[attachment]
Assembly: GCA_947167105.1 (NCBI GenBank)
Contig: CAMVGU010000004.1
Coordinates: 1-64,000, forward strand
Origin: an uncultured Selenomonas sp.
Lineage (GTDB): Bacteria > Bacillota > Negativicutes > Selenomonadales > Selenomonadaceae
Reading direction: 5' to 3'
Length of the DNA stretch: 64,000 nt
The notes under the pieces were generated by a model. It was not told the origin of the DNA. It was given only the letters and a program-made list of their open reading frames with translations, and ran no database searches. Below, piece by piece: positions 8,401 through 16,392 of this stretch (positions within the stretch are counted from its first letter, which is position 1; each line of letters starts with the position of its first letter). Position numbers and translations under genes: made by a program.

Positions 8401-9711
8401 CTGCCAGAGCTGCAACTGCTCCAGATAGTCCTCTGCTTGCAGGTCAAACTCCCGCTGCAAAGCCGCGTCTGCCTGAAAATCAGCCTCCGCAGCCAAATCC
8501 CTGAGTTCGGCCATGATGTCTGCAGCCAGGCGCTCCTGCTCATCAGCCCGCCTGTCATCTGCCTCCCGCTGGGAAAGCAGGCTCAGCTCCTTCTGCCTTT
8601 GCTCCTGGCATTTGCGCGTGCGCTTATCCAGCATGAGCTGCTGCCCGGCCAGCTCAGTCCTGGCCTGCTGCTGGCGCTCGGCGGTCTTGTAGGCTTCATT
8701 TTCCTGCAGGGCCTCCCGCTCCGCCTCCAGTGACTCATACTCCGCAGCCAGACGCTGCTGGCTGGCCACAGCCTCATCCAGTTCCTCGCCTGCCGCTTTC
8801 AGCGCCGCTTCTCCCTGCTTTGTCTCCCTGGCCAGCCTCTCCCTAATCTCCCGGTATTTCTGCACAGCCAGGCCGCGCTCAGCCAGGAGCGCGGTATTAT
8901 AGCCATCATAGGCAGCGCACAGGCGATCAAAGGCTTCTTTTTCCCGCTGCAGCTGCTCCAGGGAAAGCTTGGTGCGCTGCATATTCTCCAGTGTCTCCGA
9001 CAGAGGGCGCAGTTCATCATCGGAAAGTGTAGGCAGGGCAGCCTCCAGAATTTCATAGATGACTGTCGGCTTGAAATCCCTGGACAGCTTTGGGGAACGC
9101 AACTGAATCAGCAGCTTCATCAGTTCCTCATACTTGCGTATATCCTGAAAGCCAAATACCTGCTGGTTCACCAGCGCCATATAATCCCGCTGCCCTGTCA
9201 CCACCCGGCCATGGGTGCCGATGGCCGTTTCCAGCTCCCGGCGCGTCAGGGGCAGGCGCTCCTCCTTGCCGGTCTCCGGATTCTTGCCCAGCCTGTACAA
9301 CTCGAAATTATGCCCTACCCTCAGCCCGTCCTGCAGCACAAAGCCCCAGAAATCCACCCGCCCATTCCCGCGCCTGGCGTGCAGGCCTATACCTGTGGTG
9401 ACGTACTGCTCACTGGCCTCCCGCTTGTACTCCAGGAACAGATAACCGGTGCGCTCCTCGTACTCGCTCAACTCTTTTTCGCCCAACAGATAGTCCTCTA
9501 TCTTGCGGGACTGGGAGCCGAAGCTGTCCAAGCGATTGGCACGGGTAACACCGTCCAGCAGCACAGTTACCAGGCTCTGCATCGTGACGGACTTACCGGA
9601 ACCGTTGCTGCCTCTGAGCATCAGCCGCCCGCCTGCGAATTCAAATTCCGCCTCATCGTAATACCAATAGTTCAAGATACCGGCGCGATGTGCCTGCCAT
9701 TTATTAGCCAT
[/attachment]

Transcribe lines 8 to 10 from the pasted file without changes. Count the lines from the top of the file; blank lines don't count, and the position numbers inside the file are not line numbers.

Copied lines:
The notes under the pieces were generated by a model. It was not told the origin of the DNA. It was given only the letters and a program-made list of their open reading frames with translations, and ran no database searches. Below, piece by piece: positions 8,401 through 16,392 of this stretch (positions within the stretch are counted from its first letter, which is position 1; each line of letters starts with the position of its first letter). Position numbers and translations under genes: made by a program.

Positions 8401-9711
8401 CTGCCAGAGCTGCAACTGCTCCAGATAGTCCTCTGCTTGCAGGTCAAACTCCCGCTGCAAAGCCGCGTCTGCCTGAAAATCAGCCTCCGCAGCCAAATCC